1. Single-payer financing models, in which one government entity is the sole third-party payer of health care costs, can achieve universal access to health care without barriers based on ability to pay. Single-payer systems generally have the advantage of being more equitable, with lower administrative costs than systems using private health insurance, lower per capita health care expenditures, high levels of consumer and patient satisfaction, and high performance on measures of quality and access. They may require a higher tax burden to support and maintain such systems, particularly as demographic changes reduce the number of younger workers paying into the system. Such systems typically rely on global budgets and price negotiation to help restrain health care expenditures, which may result in shortages of services and delays in obtaining elective procedures and limit individuals’ freedom to make their own health care choices.
2. Pluralistic systems, which involve government entities as well as multiple for-profit or not-for-profit private organizations, can assure universal access, while allowing individuals the freedom to purchase private supplemental coverage, but are more likely to result in inequities in coverage and higher administrative costs (Australia and New Zealand). Pluralistic financing models must provide 1) a legal guarantee that all individuals have access to coverage and 2) sufficient government subsidies and funded coverage for those who cannot afford to purchase coverage through the private sector.”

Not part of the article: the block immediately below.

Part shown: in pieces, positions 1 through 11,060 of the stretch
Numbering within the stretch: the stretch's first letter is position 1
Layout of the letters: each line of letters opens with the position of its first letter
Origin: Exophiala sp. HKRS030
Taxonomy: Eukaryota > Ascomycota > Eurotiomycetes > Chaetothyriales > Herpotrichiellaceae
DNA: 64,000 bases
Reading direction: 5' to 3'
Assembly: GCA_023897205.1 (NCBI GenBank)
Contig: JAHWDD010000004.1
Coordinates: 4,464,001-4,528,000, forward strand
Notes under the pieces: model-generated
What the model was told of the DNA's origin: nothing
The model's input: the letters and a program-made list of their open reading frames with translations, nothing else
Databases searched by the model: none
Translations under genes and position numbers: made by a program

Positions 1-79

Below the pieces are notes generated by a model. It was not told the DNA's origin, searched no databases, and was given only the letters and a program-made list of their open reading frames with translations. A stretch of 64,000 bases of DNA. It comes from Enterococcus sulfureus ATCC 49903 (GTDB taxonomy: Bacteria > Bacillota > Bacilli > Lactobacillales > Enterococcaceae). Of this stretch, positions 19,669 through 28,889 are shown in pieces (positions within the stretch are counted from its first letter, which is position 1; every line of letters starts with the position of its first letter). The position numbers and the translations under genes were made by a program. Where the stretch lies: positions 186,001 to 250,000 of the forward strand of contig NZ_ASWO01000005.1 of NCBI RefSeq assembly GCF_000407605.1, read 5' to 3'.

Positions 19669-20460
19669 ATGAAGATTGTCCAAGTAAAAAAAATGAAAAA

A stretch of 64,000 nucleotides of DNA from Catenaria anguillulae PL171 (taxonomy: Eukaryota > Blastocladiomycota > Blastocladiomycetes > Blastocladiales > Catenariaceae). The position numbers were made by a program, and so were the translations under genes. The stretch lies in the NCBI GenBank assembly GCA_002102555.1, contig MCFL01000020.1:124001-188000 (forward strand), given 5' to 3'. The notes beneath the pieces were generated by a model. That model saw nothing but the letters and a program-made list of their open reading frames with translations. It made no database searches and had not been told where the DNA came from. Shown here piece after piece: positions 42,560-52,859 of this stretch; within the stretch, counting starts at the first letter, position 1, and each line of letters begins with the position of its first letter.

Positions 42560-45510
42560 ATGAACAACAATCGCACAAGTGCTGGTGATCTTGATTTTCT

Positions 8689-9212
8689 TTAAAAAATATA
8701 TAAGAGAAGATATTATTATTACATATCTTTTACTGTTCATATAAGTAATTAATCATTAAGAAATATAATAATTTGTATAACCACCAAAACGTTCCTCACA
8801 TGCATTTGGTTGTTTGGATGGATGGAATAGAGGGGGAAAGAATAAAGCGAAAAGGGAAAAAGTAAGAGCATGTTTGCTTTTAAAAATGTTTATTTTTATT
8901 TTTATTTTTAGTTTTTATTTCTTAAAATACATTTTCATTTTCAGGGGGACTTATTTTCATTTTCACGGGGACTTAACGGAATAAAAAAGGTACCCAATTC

(Note that this paper was written a year before the Affordable Care Act (ACA) became law; the ACA is an example of the second option, although it has fallen short of assuring universal access.)
Recognizing the growing interest in single payer, and in other models that may still involve multiple payers but with the government having a much large role in financing and ensuring coverage (most European countries are not truly single payer, because they still allow some role for private insurance), ACP’s Health and Public Policy Committee will over the next several months begin examining different alternatives to advance universal coverage. As it does, I think there are several important questions that will need to be asked, particularly of single payer:
1. Will all Americans be required to get their coverage through a single, government-financed system (compulsory coverage), meaning that they would have to give up their employer-based or individual coverage? (If not, it really isn’t single payer; if so, will Americans react favorably to being compelled to get their coverage from the new program.)